Interviews November 2008

Crusader of the Classrooms

Michelle Rhee, the young chancellor of the D.C. public school system, talks about her career path, what makes a good teacher, and her efforts to transform a struggling school district
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Michelle Rhee stepped into the D.C. public schools in the summer of 2007, just as I was stepping out. After two years teaching 11th grade English in Washington, D.C., through Teach for America, I was ready to pursue opportunities outside of the classroom. At my age, Rhee did the same thing: one of the first Teacher For America corps members, she left teaching after three years to study at Harvard’s Kennedy School, and then started The New Teacher Project, an organization aimed at teacher recruitment. Now, she is chancellor of the D.C. public schools, and the focus of national attention for her take-no-prisoners approach to fixing what is arguably the worst school system in the United States.

While much of the press that Rhee receives focuses on such accomplishments as closing 23 under-enrolled schools, restructuring 26 others, and firing 46 principals and assistant principals, it is her long-term emphasis on boosting teacher quality that  stands out for many educators—some of whom are quite critical of her readiness to blame ineffective teachers for problems in the District’s schools.

In his recent Atlantic profile of Michelle Rhee [“The Lightening Rod,” November, 2008], Clay Risen describes Rhee’s belief in the primacy of the teacher’s role in raising student achievement:

Many people believe that teachers and the classroom are only one part of a vast web of relationships and environments that determine educational success. … In [Rhee’s] opinion, external factors simply underline the need for better educators. … “As a teacher in this system, you have to be willing to take personal responsibility for ensuring your children are successful despite obstacles,” she told me. “You can’t say, ‘My students didn’t get any breakfast today,’ or ‘No one put them to bed last night,’ or ‘Their electricity got cut off in the house, so they couldn’t do their homework.’” This sort of moral certitude is exactly what turns off many veteran teachers in Washington. Even if Rhee is right, she seems to be asking for superhuman efforts, consistently, for decades to come. Making missionary zeal a job requirement is a tough way to build morale, not to mention support, among the teachers who have to confront the D.C. ghetto every day.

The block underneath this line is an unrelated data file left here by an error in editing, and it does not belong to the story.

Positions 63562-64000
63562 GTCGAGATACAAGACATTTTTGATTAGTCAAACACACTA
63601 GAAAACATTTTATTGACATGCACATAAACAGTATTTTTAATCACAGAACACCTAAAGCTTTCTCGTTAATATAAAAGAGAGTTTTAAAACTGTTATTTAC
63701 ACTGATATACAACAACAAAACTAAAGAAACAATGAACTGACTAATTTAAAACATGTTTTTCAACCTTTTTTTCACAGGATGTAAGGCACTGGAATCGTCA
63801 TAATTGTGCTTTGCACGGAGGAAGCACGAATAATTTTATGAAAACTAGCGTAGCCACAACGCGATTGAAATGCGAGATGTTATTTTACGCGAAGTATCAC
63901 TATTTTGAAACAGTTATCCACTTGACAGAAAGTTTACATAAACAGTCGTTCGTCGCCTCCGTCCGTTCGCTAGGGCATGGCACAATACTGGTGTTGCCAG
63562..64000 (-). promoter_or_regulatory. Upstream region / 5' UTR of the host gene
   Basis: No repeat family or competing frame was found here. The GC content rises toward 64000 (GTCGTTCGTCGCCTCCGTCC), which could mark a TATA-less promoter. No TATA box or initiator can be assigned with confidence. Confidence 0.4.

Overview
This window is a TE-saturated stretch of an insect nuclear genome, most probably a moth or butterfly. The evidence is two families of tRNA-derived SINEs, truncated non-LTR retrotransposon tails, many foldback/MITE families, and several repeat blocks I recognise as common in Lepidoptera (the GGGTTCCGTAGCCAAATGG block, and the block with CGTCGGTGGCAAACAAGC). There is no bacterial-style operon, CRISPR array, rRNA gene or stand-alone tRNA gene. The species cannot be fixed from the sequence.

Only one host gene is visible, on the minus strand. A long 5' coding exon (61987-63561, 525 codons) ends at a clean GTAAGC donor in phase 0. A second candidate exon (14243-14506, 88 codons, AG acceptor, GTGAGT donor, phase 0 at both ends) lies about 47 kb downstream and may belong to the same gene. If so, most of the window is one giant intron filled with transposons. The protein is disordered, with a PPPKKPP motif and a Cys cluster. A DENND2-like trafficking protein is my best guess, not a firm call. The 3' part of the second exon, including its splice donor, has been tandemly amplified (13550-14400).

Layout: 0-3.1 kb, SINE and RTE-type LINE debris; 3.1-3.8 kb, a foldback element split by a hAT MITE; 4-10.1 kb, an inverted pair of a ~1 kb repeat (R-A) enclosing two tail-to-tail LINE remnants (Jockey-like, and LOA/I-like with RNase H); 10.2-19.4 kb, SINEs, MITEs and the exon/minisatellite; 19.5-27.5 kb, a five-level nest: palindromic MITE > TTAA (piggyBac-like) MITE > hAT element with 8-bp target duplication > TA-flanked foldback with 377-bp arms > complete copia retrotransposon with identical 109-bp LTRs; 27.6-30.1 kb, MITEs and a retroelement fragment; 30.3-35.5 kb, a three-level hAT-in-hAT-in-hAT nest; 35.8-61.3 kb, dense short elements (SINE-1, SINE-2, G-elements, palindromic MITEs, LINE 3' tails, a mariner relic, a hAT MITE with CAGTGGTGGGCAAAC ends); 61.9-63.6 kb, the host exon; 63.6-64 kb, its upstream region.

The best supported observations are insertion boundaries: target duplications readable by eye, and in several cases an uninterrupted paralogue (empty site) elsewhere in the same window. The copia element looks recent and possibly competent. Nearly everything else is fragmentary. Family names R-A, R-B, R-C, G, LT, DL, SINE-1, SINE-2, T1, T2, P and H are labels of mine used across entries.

But for a certain kind of educator, Rhee’s ideas about teaching hit home. Many younger teachers, particularly the kind coming from programs like Teach for America, decide to go into teaching for reasons having to do with social justice and empowerment. And while these programs have been criticized as “band-aids,” because the teachers make only a short commitment, Rhee sees them as important sources of motivated and ambitious educators—people who might not ordinarily have been encouraged to go into education. Rhee certainly wasn’t—as a government major at Cornell, her family was surprised and more than a little disappointed when she announced her intention to join Teach for America instead of attending law school.

Today, Teach for America recruits from among the best students at top colleges and universities, and an Urban Institute study last spring found that high school teachers in the program were actually more effective than veterans with longer experience. Risen draws a distinction between the new generation of educators and the old, writing that “traditionally, a good teacher was considered to be someone who had trained in education schools, been certified by state boards, enlisted in unions, and committed to a lifetime career—elements tightly interwoven with any district’s political structure.” Rhee has set out to change those structures, beginning with her proposals to tie teacher pay in D.C. to student performance, rather than the existing seniority-based scale defended by the teachers’ unions. To her, changing the way teachers are paid and are held accountable is an essential part of making schools better, and those who support or oppose the plan are largely split along generational lines.

When I was a teacher, fresh out of college with my whole future ahead of me, I spent a lot of time thinking about what a career in education could or should look like, particularly in comparison with fields like business and law. What would it take to make teaching just as prestigious a career? What would it have taken, for example, to keep someone like Michelle Rhee in the classroom? It’s true that those young, talented educators whom politicians and principals crave have options that are significantly more rewarding in terms of status and compensation. Yet perhaps merit pay and the other steps being advocated by reformers like Rhee will encourage a profession that rewards results over seniority, and consequently builds better teachers.

I sat down with Michelle Rhee in early September to discuss the changing teaching profession and how her time in the classroom influenced her ideas about education.

 

—Rachael Brown


In this piece, Clay Risen writes that you first heard about Teach For America on a PBS program while in college. What initially attracted you to the program and inspired you to join?

You know, I’ve often asked Teach for America to go and track that down, so I could watch it again and see what I thought. They can’t seem to find it. In my mind, the most interesting thing was that it was people who were my age who literally were trying to change the world, and wanted to do that through public education. In the special, they showed people who were failing miserably—I mean one of these guys got fired in the middle of the year—and then they showed other people who were just doing great things, who were amazing teachers. And I just found that to be really inspiring.

Had you previously considered teaching? Where had you envisioned your career going?